In the main thought which is expanded with this dramatic fulness Ezekiel was following, as elsewhere, in the footsteps of Jeremiah. He too had painted the early days of the Divine betrothal, of the covenant between Jehovah and Israel, as at once his people and his bride. " I remember thee, the kindness of thy youth, the love of thine espousals, when thou wentest after me in the wilderness" (Jer. ii. 2); and had reproached the faithless wife of Jehovah, for "the lightness of her whoredom," whereby she had "defiled the land" (Jer. iii. 9). It is as though the later prophet had brooded over that thought till the germ developed itself into a long history, which reminds us, in its turn, of that strange sad story which meets us in the first three chapters of Hosea, as at once a biography and a parable. The opening words must have sounded strange in the ears of those who boasted of their descent from the patriarchs, who thought that they were the children of Abraham, the friend of Jehovah. "Thy birth and thy nativity is of the land of Canaan; thy father was an Amorite, and thy mother a Hittite" (Ezek. xvi. 3). The prosaic literalism of some commentators has led them to see in the prophet's withering scorn the statement of an ethnological fact-Jerusalem had been originally, they urge, a Jebusite, i.e. a Canaanite city. Hittites and Amorites were found among the colluvies gentium that dwelt in her, before she became the city of David, the capital of Judah. To one who has any capacity for entering into the thoughts of a poet, it will be obvious that Ezekiel speaks of the spiritual, not the physical, parentage; not of the material city, but of what we may describe as the Church and people that dwelt in it. The opening words testify to the sense of heredité, which lies at the root of almost every modern form of Eastern scorn and reviling. Jerusalem was as heathen in its life as the Hittite wives whom Esau married, and who were a "grief of mind " to Isaac and Rebecca (Gen. xxvi. 35) ; as the Amorites whose iniquity was not yet full when Abraham came into Canaan (Gen. xv. 16). The picture that follows, full of details of that which in modern literature, save perhaps in the terrible realism of writers of the Zola-type, we relegate to the region of the indescribable, may possibly have been drawn from the life. A childbirth on the march of the exiles from Jerusalem to Chebar, followed by the death of the mother, would have presented just such features as Ezekiel describss. The usual offices of the midwife were left undone. The infant lay in "its blood;" neither washed nor, after the custom of the East, at once sanitary and symbolic, rubbed with salt. Had the prophet looked on such a sight and taken the part which he assigns to Jehovah, and saved the child from the death which a few hours more of neglect would have brought on it? Had he said " Live," when to have said nothing, done nothing, would have ended life? (Ezek. xvi. 6). Historically the period thus described answers to the early sojourn of Israel in Canaan and Egypt, and it presents a striking parallelism to the language put into the mouth of every Israelite as he offered his first-fruits: "A Syrian ready to perish was my father" (Deut. xxvi. 5). The growth of the infant to the maturity of womanhood corresponded, in like manner, to the sojourn in Egypt, during which the tribe grew into a nation, and, as such, attracted once more the pity and the love of Jehovah. There was in that full-grown womanhood much that was loveable, but the taint of evil was still there. There was still the squalor of filthiness and blood. After the manner of the East, Jehovah, who loved her, threw his mantle over her, with a symbolism which was half that of adoption and half of betrothal, as Boaz spread his garment over Ruth (Ruth iii. 9).1 This was followed by the cleansing and anointing that prepared the betrothed maiden for the marriage, of which we find an illustration in the elaborate purification of Esther and the others who were selected as candidates for the place from which Vashti had been deposed in the court of Ahasuerus (Esth. ii. 3, 9, 12). Then came the adornment of the bride in the day of her espousals, which the prophet describes, as with a conscious and elaborate symbolism, in terms that correspond with the decorations of the tabernacle and the priesthood. There was the " broidered work," the "raiment of needlework" (as in Exod. xxvi. 36, xxviii. 39, xxxvi. 37), the badgers' skin (possibly sealskin) of Exod. xxv. 5, xxvi. 14, the "fine linen" or byssus turban, which appears in Exodus xxix. 9; Leviticus viii. 13, as the "bonnet " of the high priest. What follows is more distinctively feminine, the dress of a queenly beauty, of a bride "adorning herself with jewels," as in Isaiah lxi. 10, the bracelets, the nose-rings, the ear-rings. The luxury and pomp of the Davidic and Salomonic rule are painted under the image of the "fine flour, and honey and oil," which were the food of the queenly bride who sat as " a princess among provinces" (Lam. i. 1), and the "renown of whose beauty went forth among the heathen," as did that of the glory of Solomon. And then came, in the parable, as in the history, the immediate and terrible downfall. In words which remind us of Juvenal, the prophet paints the degradation of a spiritual Messalina, prostituting herself to every passer-by, adopting, i.e. the idolatry of every nation with which she came in contact, lavishing on them all the glory and beauty and wealth which had been given her by her true Lord for his own glory, slaying even her children and making them to pass through the fire that she might gratify her insatiable craving for the excitement of a new worship. Every " eminent" or arched2 building on the high places of Israel was spiritually-often indeed, as in the worship of Astarte and the Asherah, literally-a place polluted by whoredoms. The history that followed, the apostasy which began under Solomon and left its taint through the later centuries, is described under like imagery. Judah and Israel had adopted the idolatries of Egypt, grosser and more bestial than that of any other nation, and this had been followed by famine and weakness, so that even the daughters of the Philistines, as, e.g. in the days of Ahaz (2 Chron. xxviii. 18) had risen and prevailed against her (Ezek. xvi. 26, 27). Then had come, as also under Ahaz, the Assyrian alliance and with it the adoption of Assyrian worship, such as that of Ishtar the "queen of heaven" (Jer. xliv.17). Within Ezekiel's own memory there had been a fresh addition to the confluent polytheism of Jerusalem. Intercourse with, and subjection to, Babylon had brought in the new fashion of Chaldean worship, to say nothing of the Thammuz ritual of Syria and the adoration of the sun which we have seen as dominant, in Chapter viii. And then with a bitter irony the prophet points out that, in one respect, the sin of the guilty city differed from that of the literal harlot. The latter had, at least, the hire, from which in most languages her evil calling received its name; but Jerusalem had no profit of any kind to set against her sin. Her whole course had been one at once of outward and spiritual degradation. She had, as it were, courted her lovers and paid them the rewards of her own infamy. And, therefore, there was to come upon her the punishment of faithless wives. She was to be stoned as they were stoned (Lev. xx. 10; Deut. xxii. 21-24), to be stript of her garments and her fair jewels, and to be left once more naked and bare, and to be thrust through with the sword. So, and not otherwise, would the jealousy of the Divine Bridegroom depart from her so that He "would be quiet and be no more angry " (Ezek. xvi. 42). The chastisement was sent in love, as it had been sent on her sisters Sodom and Samaria. For them also the door of hope was open, though "pride and fulness of bread and abundance of idleness had been in them and in their daughters" (Ezek. xvi. 49). The prophet. with that inextinguishable trust in the compassion and long-suffering of Jehovah which characterized him, as it had characterized his brother-prophets, looked forward to a time when they also should "return to their former estate," and then she would "remember the days of her youth," and He would remember the covenant He had made with her in those days, and she should receive the elder and the younger sisters in whose evil ways she had trodden, they also being forgiven and restored, though not in the same measure as herself, and should accept her punishment and her shame, and be joined to her Lord once more in an everlasting covenant, " not opening her mouth any more," but silent, as in a repentance too deep for words, resting in the assurance that He who had so severely punished was at last "pacified towards her" (Ezek. xvi. 44-63). In their bold utterance of the wider hope the words remind us in part of Isaiah's prophecy of blessing as coming, after punishment, upon Egypt and Assyria (Isa. xix. 24, 25), in part also of those which declared that if Tyre and Sidon had seen the works which were done in Capernaum, they would have repented in sackcloth and ashes, and that therefore there should be for them a more tolerable judgment (Matt. xi. 22). It may be questioned whether there is anywhere, even in St. Paul's thoughts of the restoration of Israel, in Romans xi., so startling a contrast between the immediate future of punishment, and the ultimate triumph of compassion. Jerusalem, that had fallen to lower depths of shame than either Sodom or Samaria, was one day to be again joined to the Lord of Israel, as in the day of her espousals, and the two cities of evil fame were to be to her in that day as " the virgins that were her fellows and should bear her company" (Ps. xlv. 14). To the mind of the Israelites of the prophet's time the revelation of the Divine purpose, thus given, must have seemed as strange as that which St. Peter gives of the work of Christ as " preaching to the spirits in prison," of the gospel being "preached even to the dead" (1 Pet. iii. 18, iv. 6).that they may pass through judgment unto life, has often seemed to Christian interpreters.3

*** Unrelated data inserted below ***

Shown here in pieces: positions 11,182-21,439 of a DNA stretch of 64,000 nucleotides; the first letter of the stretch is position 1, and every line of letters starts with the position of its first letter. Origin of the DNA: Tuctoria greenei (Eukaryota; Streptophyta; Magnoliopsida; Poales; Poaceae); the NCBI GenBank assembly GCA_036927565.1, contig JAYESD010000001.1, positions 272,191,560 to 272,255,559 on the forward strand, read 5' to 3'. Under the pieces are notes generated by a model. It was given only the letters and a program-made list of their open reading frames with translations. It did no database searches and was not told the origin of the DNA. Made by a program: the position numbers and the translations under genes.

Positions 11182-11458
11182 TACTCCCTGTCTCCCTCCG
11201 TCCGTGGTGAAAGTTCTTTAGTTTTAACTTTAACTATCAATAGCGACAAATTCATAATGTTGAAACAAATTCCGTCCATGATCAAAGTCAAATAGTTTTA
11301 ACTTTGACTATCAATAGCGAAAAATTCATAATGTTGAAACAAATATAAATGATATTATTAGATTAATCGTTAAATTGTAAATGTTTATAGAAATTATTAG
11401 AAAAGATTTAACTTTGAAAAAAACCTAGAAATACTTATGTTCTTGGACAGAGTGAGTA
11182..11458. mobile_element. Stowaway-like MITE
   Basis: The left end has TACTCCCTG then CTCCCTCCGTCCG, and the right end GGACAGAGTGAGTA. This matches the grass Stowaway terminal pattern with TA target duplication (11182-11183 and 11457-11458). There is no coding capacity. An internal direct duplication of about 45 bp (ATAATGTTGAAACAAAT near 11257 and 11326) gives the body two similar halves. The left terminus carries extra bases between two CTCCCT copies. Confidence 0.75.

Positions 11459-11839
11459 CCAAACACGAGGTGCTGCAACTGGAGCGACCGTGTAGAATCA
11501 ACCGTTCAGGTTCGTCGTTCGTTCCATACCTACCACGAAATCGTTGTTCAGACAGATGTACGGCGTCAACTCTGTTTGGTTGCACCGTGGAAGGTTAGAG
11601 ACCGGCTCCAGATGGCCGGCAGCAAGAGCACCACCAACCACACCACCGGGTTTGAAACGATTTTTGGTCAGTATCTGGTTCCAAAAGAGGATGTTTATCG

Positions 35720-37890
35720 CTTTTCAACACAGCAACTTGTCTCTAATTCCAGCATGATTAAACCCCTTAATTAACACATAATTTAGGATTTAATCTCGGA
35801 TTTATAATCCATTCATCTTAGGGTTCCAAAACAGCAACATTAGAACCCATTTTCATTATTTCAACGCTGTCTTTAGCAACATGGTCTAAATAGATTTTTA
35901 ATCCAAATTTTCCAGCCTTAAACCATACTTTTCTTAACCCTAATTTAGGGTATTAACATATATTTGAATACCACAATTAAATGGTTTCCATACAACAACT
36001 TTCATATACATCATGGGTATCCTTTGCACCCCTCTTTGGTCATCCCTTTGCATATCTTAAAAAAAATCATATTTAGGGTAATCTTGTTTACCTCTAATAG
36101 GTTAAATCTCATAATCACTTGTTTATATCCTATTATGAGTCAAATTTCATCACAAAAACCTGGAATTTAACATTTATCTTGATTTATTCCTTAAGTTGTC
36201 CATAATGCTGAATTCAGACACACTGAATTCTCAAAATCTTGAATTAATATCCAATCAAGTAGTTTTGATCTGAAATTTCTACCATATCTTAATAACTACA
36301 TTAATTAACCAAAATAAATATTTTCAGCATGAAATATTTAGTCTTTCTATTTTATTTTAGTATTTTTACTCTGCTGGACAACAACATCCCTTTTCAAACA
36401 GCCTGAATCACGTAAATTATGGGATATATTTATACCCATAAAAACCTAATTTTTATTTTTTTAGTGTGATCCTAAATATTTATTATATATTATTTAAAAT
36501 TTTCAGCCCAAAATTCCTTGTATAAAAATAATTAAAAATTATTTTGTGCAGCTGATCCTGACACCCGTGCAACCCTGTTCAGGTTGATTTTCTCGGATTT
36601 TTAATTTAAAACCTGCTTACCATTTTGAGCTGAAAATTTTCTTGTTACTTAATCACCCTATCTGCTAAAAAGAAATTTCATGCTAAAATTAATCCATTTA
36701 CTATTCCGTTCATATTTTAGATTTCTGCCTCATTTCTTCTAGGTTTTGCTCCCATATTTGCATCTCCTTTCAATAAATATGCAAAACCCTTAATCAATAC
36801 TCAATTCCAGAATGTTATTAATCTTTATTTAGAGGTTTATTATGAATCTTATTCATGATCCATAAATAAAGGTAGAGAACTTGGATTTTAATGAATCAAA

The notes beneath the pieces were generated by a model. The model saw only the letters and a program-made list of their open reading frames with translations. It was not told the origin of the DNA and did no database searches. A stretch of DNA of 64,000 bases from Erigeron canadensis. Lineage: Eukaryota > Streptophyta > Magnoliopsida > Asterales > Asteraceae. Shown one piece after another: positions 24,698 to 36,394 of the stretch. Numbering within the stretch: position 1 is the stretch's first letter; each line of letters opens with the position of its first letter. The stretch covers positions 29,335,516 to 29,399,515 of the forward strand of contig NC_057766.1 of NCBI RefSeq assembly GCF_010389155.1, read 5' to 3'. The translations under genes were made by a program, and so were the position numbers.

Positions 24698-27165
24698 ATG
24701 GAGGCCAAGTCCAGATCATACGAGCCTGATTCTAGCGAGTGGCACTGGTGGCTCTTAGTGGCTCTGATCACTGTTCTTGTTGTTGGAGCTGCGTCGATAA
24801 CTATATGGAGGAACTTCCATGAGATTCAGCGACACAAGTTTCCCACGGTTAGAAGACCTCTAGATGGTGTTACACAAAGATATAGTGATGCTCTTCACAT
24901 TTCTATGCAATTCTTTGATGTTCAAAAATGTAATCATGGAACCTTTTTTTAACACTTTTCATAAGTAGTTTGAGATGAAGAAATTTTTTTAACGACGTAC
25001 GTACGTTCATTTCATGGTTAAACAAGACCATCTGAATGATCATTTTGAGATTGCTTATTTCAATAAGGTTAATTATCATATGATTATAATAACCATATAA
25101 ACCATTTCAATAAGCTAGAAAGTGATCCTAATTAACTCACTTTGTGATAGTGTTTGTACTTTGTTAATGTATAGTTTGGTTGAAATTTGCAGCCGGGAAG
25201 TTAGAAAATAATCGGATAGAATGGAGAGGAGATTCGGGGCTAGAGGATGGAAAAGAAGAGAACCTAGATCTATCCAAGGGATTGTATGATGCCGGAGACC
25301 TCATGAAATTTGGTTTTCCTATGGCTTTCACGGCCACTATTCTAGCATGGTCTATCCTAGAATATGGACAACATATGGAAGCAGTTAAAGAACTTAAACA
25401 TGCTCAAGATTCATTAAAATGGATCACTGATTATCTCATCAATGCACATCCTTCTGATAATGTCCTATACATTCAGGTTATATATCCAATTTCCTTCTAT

I have suggested that the elaborate parable of which this is the conclusion, may have had its starting-point in the incidents of Ezekiel's journey to the land of his captivity. It seems to me probable that the imagery that follows in Chapter xvii. may have had its origin in recollections of the same journey. The cedar "is confined in its geographical distribution to Asia Minor, coming south as far as Lebanon. It does not reach Palestine proper and should not be included among the trees of that country" (Carrutbers, in Bible Educat01·, vol. iv. p. 358). The "great eagle," probably the golden eagle (Aquila Chrysaetos), was not common there, being found for the most part in the northern mountain regions " (Houghton, in Bible Educator, vol. ii. p. 294). But both cedars and eagles may well have come before the prophet's gaze on the slopes of Lebanon as the exiles took their weary way to Babylon, and what be saw may have suggested, at the time, or when it came back upon his memory afterwards, the parable on which we now enter, and which must have had a prominent place in the minds of the "rebellious house " when they said of their teacher, "Doth he not speak parables? " (Ezek. xx. 49). Guided by the prophet's own interpretation we can fix, without the shadow of a doubt, the meaning of each detail. What we know of his training and environment, of the imagery of Hebrew literature and Assyrian symbolism, may help us to yet fuller illustration. The poetry of all nations has seen in the eagle, as the strongest of birds, the natural symbol of the rulers of mankind. So Jeremiah (xlviii. 40, xlix. 22) had already spoken of Nebuchadnezzar under that image, and Isaiah (xlvi. 11) had compared the yet future Cyrus to " a ravenous bird from the East." So in the Agamemnon (1. 114) of Æschylus the two eagles that are seen hovering over their plundered nest answer to the leaders of the Argive host. Here, however, there was a special ground for Ezekiel's choice. The eagle-headed figure which appears so frequently on the Assyrian monuments, and which has been identified by Layard (Nineveh. vol. ii. p. 458) with the god Nisroch-the name, according to one etymology, meaning the "great eagle"-must have often met his eyes, so that he saw in it the emblem of the Assyrian monarchy, to the inheritance, and to the name, of which Babylon ·had succeeded; and that symbolism he recognises in the opening words of his parable. The "great eagle with great wings, long pinioned, full of feathers which had divers colours" (Ezek. xvii. 3), is none other than Nebuchadnezzar as the king of many "peoples, nations, and languages" (Dan. iii. 4, 7). The "cedar of Lebanon" was, as it had been before to Jeremiah, when he spoke of the "king's house of Judah" as" the head of Lebanon" (Jer. xxii. 6), the type of the dynasty of David; partly, perhaps, because the palace of the kings of Judah was so largely constructed of cedar-wood as to be known as "the house of the forest of Lebanon" (1 Kings vii. 2), and partly also, because the more recent sovereigns had kept up the tradition by building palaces that were " cieled with cedar" (Jer. xxii. 14). Ezekiel could hardly fail to have heard or read the words in which the contemporary prophet had spoken to Jerusalem, the royal city, as the" inhabitress of Lebanon that made her nest in the cedars" (Jer. xxii. 23). The top of the highest branch of the cedar which the eagle cropped was, accordingly, none other than the last king but one of the house of David, Jeboiachin, whom Nebuchadnezzar bad carried into captivity into "a land of traffick (literally, of Ganaan), a city of merchants," sc. to Babylon, as the great emporium of Eastern commerce. As in Chapter xvi. 29, the prophet plays upon the secondary meaning of Canaan, as signifying "merchant," and applies it to the city of which it had been said that it was "a golden city" (Isa. xiv. 4). " But the work of Nebuchadnezzar did not end with the deportation of Jehoiachin. He had set up Zedekiah as king in his stead, and that fact also had to be stated in symbolic language. The eagle took up the " seed of the land," of the home-born stock of the house of David. It grew, first, "as a willow by the water-courses," and then as "a spreading vine of low culture," which "brought forth branches and shot forth sprigs" (Ezek. xvii. 5). In the other great eagle which next appears on the scene we find the rival monarchy of Egypt, less composite in its character, and therefore without the varied feathers of the first. To that eagle the vine turned its branches. In other words, Zedekiah sought to strengthen himself against Nebuchadnezzar by an alliance with Pharaoh Hophra, the king of Egypt. Of that alliance Ezekiel, following in the footsteps of Jeremiah, could see no good result as possible. He asked the question, as the mouthpiece of Jehovah, " Shall it prosper?" and made answer to himself, " Shall he not pull up the roots thereof and cut off the fruit thereof that it wither? " (Ezek. xvii. 9). There was no need of " great power, or of many people to pluck it up." It would waste away in its own inherent feebleness, "when the east wind toucheth it." Zedekiah, instead of accepting his appointed position as the vassal king of Nebuchadnezzar, bad rebelled against him, and sent his ambassadors to Egypt ; but the outcome of it all would be that be should die "in the midst of Babylon," and Pharaoh, with "his mighty army and great company," his "mounts" and his "forts" for sieges, should not avail (Ezek. xvii. 17). Exile and imprisonment should be the doom of the rebellious vassal. But beyond that doom there lay the hope of a restoration, which he conveys in the same symbols as those with which he started. Not now the "great eagle," the Chaldean king, but the Lord God Himself should take yet another of the highest branches of the high cedar, and plant it upon a high mountain, and it should bring forth boughs and bear fruit and be a goodly cedar, and under it should dwell all fowl of every wing, and He who had dried up the green tree should make the dry tree to flourish (Ezek. xvii. 23-25). That was Ezekiel's version of Isaiah's thought, that there should come forth " a rod out of the stem of Jesse, and that a Branch should grow out of his roots" (Isa. xi. 1), that "the mountain of the Lord's house should be established in the top of the mountains " (Isa. ii. 1). We trace something like an echo of the thoughts and of the phrase, translated and transfigured to a higher meaning, in the words which spoke of the kingdom of heaven as like the grain of mustard seed which should become a tree, " so that the birds of the air come and lodge in the branches thereof " (Matt. xiii. 32).